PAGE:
8. Observations at the CNS-PNS border of ventral roots connected to a neuroma

    Directory of Open Access Journals (Sweden)

    Sten Remahl

    2010-10-01

    Full Text Available Previous studies have shown that numerous sprouts originating from a neuroma, after nerve injury in neonatal animals, can invade spinal nerve roots. In this study the border between the central and peripheral nervous system (CNS-PNS border of ventral roots in kittens was examined with both light and electron microscopy after early postnatal sciatic nerve resection. A transient ingrowth of substance P positive axons was observed into the CNS, but no spouts remained 6 weeks after the injury. Using serial sections and electron microscopy it was possible to identify small bundles of unmyelinated axons that penetrated from the root fascicles for a short distance into the CNS. These axons ended blindly, sometimes with a growth cone-like terminal swelling filled with vesicles. The axon bundles were accompanied by p75 positive cells in both the root fascicles and the pia mater, but not in the CNS. It may thus be suggested that neurotrophin presenting p75 positive cells could facilitate axonal growth into the pia mater and that the lack of such cells in the CNS compartment might contribute to the failure of growth into the CNS. A maldevelopment of myelin sheaths at the CNS-PNS border of motor axons was observed and it seems possible that this could have consequences for the propagation of action potential across this region after neonatal nerve injury.

  9. A philosophy for CNS radiotracer design.

    Science.gov (United States)

    Van de Bittner, Genevieve C; Ricq, Emily L; Hooker, Jacob M

    2014-10-21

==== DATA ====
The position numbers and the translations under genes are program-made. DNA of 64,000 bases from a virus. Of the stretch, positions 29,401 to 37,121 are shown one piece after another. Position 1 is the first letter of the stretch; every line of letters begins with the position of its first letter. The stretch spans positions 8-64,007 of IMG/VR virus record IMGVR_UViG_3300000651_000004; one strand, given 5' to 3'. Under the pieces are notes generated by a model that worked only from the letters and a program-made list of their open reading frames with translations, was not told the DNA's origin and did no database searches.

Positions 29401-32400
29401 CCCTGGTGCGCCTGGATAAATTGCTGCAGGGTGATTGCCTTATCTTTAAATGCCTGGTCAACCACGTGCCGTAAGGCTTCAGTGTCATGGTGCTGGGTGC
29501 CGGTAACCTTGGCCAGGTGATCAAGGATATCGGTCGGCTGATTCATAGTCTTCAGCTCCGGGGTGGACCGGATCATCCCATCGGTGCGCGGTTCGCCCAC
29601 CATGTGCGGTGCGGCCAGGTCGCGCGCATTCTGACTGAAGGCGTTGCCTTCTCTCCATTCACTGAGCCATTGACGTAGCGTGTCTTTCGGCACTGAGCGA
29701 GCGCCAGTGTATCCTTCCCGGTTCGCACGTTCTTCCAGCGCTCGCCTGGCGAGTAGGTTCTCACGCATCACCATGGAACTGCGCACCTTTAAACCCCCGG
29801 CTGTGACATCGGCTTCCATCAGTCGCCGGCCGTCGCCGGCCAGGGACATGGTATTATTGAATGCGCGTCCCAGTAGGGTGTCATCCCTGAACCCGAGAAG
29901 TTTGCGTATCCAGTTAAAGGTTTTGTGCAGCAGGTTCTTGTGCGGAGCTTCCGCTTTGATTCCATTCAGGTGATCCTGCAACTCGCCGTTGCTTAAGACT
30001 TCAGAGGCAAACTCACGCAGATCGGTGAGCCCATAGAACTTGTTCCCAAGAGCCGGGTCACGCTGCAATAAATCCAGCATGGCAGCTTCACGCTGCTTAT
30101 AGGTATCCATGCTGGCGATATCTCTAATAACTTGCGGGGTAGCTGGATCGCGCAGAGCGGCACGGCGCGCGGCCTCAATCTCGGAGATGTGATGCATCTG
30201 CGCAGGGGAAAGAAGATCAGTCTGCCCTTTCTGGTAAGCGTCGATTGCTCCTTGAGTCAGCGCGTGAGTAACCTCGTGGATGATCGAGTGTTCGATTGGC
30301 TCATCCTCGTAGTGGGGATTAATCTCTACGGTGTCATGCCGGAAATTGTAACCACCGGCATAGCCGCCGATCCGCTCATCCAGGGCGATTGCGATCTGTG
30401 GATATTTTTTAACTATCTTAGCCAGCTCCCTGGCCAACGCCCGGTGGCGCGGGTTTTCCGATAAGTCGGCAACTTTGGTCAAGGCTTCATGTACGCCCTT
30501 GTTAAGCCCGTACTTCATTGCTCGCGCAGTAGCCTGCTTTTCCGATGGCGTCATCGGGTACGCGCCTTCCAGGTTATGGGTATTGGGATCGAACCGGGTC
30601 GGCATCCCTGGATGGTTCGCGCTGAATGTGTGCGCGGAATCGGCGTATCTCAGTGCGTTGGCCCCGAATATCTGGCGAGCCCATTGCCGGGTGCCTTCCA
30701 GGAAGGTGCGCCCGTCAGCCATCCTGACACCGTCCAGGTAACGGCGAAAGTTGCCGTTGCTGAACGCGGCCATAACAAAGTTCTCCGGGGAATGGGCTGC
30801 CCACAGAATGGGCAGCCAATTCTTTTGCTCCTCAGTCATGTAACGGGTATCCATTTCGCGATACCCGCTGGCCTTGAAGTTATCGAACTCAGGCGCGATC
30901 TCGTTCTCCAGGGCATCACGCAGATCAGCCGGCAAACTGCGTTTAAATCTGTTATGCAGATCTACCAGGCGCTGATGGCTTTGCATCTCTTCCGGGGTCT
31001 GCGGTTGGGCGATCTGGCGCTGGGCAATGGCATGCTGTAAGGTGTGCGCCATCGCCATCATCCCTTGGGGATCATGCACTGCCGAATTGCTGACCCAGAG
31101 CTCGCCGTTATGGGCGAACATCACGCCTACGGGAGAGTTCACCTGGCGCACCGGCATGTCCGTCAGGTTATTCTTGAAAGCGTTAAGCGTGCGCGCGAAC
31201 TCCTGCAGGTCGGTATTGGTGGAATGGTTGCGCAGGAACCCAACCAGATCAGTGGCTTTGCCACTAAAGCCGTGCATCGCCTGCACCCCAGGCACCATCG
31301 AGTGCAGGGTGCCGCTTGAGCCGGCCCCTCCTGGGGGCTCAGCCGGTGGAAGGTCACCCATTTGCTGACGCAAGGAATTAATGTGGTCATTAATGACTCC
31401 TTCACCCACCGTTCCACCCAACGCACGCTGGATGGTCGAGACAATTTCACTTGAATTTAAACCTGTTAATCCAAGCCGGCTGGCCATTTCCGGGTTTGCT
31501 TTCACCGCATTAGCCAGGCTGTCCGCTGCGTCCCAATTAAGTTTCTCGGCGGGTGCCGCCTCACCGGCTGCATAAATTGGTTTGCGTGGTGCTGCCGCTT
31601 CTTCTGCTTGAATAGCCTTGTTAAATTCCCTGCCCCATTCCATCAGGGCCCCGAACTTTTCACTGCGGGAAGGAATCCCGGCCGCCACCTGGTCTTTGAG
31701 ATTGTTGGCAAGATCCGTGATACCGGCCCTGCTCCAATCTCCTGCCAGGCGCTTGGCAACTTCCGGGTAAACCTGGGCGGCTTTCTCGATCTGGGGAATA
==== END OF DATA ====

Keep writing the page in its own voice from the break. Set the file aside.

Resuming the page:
Decades after its discovery, positron emission tomography (PET) remains the premier tool for imaging neurochemistry in living humans. Technological improvements in radiolabeling methods, camera design, and image analysis have kept PET in the forefront. In addition, the use of PET imaging has expanded because researchers have developed new radiotracers that visualize receptors, transporters, enzymes, and other molecular targets within the human brain. However, of the thousands of proteins in the central nervous system (CNS), researchers have successfully imaged fewer than 40 human proteins. To address the critical need for new radiotracers, this Account expounds on the decisions, strategies, and pitfalls of CNS radiotracer development based on our current experience in this area. We discuss the five key components of radiotracer development for human imaging: choosing a biomedical question, selection of a biological target, design of the radiotracer chemical structure, evaluation of candidate radiotracers, and analysis of preclinical imaging. It is particularly important to analyze the market of scientists or companies who might use a new radiotracer and carefully select a relevant biomedical question(s) for that audience. In the selection of a specific biological target, we emphasize how target localization and identity can constrain this process and discuss the optimal target density and affinity ratios needed for binding-based radiotracers. In addition, we discuss various PET test-retest variability requirements for monitoring changes in density, occupancy, or functionality for new radiotracers. In the synthesis of new radiotracer structures, high-throughput, modular syntheses have proved valuable, and these processes provide compounds with sites for late-stage radioisotope installation. As a result, researchers can manage the time constraints associated with the limited half-lives of isotopes. In order to evaluate brain uptake, a number of methods are available